NEW YORK — Brian Flores, a lawyer, told a judge Monday that arbitration would not be the right way to resolve a case alleging racism in hiring practices in the NFL. The reason is that Roger Goodell, the league commissioner would be the arbitrator. That would make it “unconscionable.”
Douglas Wigdor, an attorney, stated that the league tried to “behind closed door” Flores' claims. The Manhattan federal court hearing saw none of the coaches.
Flores claimed that the NFL was “rife in racism”, despite the fact that it was publicly condemned by the NFL.
The fired Flores as head coach in JanuaryAfter leading the team to a record of 24-25 over three years, and two consecutive winning seasons, including the 2021 season when they were beaten by 9-8, he was hired as an assistant coach. Since then, he has been appointed as the assistant coach to the team. .
Ray Horton and Steve Wilks, two other coaches, joined his lawsuit last month.
Six minority head coaches are currently working in the NFL, which is a league where most of the players are Black.
Loretta Lynch, former U.S. Attorney General, represented the NFL and told Judge Valerie E. Caproni, that all claims in the suit must be referred to arbitration under the terms of the employment agreements.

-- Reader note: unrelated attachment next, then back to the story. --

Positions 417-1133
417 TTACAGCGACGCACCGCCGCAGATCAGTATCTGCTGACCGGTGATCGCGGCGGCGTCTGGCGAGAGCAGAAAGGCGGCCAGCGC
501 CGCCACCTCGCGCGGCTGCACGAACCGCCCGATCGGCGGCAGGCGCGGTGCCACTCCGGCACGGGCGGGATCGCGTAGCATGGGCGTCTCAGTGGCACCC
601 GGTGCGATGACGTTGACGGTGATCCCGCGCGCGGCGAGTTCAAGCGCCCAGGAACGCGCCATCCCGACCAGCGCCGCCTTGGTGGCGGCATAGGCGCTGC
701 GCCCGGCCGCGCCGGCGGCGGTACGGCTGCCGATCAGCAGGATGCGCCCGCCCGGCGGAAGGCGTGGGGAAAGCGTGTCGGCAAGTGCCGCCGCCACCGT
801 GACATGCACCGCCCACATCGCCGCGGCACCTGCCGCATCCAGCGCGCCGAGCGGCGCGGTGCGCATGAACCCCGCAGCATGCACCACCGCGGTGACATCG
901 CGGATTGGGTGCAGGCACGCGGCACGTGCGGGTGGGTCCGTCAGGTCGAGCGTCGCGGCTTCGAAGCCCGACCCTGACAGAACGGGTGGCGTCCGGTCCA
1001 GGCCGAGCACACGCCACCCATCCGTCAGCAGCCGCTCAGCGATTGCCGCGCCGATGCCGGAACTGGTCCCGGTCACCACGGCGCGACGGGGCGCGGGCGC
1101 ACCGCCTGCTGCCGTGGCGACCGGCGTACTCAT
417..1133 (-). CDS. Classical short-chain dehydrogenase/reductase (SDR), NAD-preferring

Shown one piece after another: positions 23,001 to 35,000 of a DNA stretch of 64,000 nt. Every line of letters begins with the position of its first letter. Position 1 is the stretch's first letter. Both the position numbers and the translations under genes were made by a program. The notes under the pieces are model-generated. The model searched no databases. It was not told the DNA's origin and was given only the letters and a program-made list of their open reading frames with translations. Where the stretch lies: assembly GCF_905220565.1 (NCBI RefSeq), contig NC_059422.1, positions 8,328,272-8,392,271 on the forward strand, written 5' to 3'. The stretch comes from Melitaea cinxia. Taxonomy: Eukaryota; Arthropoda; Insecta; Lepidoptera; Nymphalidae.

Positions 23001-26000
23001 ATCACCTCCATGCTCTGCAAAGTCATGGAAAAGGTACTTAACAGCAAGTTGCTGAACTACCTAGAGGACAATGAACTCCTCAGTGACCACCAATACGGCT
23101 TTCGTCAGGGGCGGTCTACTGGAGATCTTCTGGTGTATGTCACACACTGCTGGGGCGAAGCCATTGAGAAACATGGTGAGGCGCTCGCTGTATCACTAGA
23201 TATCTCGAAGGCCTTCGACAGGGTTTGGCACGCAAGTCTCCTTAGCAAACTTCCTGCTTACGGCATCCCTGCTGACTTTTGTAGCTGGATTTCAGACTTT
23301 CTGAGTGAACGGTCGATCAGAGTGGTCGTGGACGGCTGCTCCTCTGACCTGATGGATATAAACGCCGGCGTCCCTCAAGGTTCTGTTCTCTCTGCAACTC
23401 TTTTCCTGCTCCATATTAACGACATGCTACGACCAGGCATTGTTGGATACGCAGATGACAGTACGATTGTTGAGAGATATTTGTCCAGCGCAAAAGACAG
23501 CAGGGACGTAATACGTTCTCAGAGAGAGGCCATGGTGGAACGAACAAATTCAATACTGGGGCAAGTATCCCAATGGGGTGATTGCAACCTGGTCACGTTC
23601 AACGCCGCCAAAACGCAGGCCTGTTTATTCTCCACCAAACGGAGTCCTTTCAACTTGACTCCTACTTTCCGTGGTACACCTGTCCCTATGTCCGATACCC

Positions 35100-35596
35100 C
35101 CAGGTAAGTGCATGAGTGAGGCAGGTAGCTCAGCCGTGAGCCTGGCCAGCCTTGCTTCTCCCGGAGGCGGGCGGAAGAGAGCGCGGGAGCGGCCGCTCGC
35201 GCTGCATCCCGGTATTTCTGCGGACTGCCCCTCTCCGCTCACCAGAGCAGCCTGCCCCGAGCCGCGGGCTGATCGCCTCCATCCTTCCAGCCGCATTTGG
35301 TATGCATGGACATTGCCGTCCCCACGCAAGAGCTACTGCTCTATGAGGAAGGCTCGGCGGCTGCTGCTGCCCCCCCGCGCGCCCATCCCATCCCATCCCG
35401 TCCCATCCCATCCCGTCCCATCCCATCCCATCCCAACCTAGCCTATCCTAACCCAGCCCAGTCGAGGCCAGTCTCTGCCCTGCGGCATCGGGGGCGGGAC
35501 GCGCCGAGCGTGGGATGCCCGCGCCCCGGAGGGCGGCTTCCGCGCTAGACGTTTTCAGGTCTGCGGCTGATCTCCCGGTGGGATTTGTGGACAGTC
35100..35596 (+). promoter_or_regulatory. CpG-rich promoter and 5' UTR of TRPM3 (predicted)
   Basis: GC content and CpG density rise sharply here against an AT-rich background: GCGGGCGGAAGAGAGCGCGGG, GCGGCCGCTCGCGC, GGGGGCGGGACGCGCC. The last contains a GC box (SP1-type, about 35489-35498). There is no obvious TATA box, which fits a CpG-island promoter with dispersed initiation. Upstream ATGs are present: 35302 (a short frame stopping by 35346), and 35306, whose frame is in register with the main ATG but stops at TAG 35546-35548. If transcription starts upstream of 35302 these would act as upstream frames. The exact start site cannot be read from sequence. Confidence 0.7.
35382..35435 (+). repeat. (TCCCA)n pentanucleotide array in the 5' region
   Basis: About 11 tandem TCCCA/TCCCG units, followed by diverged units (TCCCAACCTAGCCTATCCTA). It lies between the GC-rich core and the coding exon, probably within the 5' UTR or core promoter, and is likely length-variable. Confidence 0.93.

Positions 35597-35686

Wigdor claimed that the league displayed “this unconscionable biased of the arbitrator” after the NFL declared the claims in the suit were without merit. He stated that Goodell should not arbitrate the claims, given his $120 million per year in compensation from the league's teams.
Lynch claimed Lynch invited Lynch's three coaches and their attorneys to meet with league officials to talk about the “important questions” around racial equality that the NFL is seeking to address.
She stated, “Today, the declined to meet with me.”
Wigdor stated that he did not accept the league's invitation for discussion of racial matters because there would not be a magistrate judge or a judge present.
Judge has placed the lawsuit on hold for now and set up a August schedule to allow submissions of written arguments.
This schedule will likely be further delayed once Wigdor informs the judge in writing that he would like to request permission to gather evidence about the arbitration practices of league before the matter is resolved.
This story was provided by The Associated Press.